Article @ Novara Media, published 17 August 2022
On 8 July, the man who ruled the largest country in sub-Saharan Africa for nearly 40 years died quietly in a private Spanish hospital after a prolonged illness. José Eduardo dos Santos – colloquially known as Zedu – was the president of Angola between 1979 and 2017. During his time in power, Angola went from a newly-emancipated Portuguese colony to the stage of a harrowing civil war to the resource-rich convergence point of postmodern capitalism. As leader, dos Santos was often merciless and always cunning, amassing enormous wealth for himself and his family and placing his children and friends in the nation’s top jobs.
When he stepped down, following much social unrest and calls for reform, he had turned the People’s Movement for the Liberation of Angola (MPLA), which has governed Angola since the country gained independence in 1975, into a state corporation; membership was mandatory for anyone wanting a job, raise or indeed any position of power. In death Zedu proved to be as shrewd as in life, passing away a mere month and a half ahead of Angola’s next presidential elections on 24 August. His successor and current president João Lourenço seized the opportunity presented by dos Santos’s death. Lourenço’s popularity took a hit from the pandemic; even preceding it, opposition party Unita had been making worrying gains under the new leadership of Adalberto Costa Júnior. Lourenço wasn’t shy about politicising his predecessor’s death: voting in MPLA was, he told the audience at the party’s first campaign rally, “the best way to honour the memory of [former] president.” Still, such brazen tactics might not be enough to win him another term.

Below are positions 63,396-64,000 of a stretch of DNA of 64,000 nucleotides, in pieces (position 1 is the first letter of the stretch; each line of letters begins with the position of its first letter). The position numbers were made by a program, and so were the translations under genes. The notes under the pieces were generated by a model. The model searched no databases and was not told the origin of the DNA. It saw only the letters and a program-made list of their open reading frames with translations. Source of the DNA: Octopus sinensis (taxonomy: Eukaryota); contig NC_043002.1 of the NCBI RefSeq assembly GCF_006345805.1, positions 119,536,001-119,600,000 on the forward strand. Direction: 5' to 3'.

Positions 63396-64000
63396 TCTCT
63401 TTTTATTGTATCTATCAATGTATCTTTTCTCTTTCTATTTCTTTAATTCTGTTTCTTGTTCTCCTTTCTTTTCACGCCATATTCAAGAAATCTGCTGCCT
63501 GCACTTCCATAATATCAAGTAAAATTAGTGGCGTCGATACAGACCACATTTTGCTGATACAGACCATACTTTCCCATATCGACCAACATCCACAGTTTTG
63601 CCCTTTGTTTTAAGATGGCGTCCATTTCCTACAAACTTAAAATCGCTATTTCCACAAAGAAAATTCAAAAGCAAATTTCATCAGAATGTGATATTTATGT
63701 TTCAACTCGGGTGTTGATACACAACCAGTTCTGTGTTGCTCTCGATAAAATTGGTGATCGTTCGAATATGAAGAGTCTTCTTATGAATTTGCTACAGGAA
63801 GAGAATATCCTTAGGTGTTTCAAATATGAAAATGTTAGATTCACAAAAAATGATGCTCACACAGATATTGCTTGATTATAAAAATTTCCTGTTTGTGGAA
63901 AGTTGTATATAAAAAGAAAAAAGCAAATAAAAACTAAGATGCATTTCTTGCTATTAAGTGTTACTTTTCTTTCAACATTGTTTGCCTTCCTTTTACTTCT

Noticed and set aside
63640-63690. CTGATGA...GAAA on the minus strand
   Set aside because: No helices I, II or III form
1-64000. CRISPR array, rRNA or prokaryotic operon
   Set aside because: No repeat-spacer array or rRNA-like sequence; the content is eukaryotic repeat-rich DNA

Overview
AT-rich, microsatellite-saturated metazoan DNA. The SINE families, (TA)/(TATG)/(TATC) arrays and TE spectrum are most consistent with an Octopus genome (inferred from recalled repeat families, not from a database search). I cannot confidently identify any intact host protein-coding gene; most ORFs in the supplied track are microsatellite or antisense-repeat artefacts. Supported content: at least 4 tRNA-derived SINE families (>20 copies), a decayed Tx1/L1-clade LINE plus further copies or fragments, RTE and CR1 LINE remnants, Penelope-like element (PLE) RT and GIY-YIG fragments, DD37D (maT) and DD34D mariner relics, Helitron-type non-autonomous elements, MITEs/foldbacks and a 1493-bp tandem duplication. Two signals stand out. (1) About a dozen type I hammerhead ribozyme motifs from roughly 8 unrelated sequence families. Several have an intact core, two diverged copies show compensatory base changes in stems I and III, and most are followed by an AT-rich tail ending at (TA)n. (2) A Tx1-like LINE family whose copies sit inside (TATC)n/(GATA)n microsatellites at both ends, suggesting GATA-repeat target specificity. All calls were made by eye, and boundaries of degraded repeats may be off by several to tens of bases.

Because while the Angolan public broadcaster Televisão Pública de Angola (TPA) and government-friendly newspaper Jornal de Angola have both predicted an MPLA lead of 62% against Unita’s 33%. Yet polling from Mudei – a civil rights organisation comprising multiple grassroots groups and established in 2021 to ensure freedom and fairness in the upcoming general election – suggests that Unita is about to seize power in a landslide victory with 51.2% of the vote, while MPLA is set to win only 26.4%.
If Mudie’s data is accurate, the reasons for Lourenco’s fall from favour are complex.
One may be that, despite ever-growing interest from global capital due to Angola’s diamonds, oil and other natural resources, the opportunities pouring into the country seem to only bless a sliver of the population. Far from being despondent about this state of affairs, the population – whose median age is under 17, versus a world average of around 30, and whose upstart bourgeoisie has been bolstered by a generation raised in Europe during Angola’s civil war – are craving something new.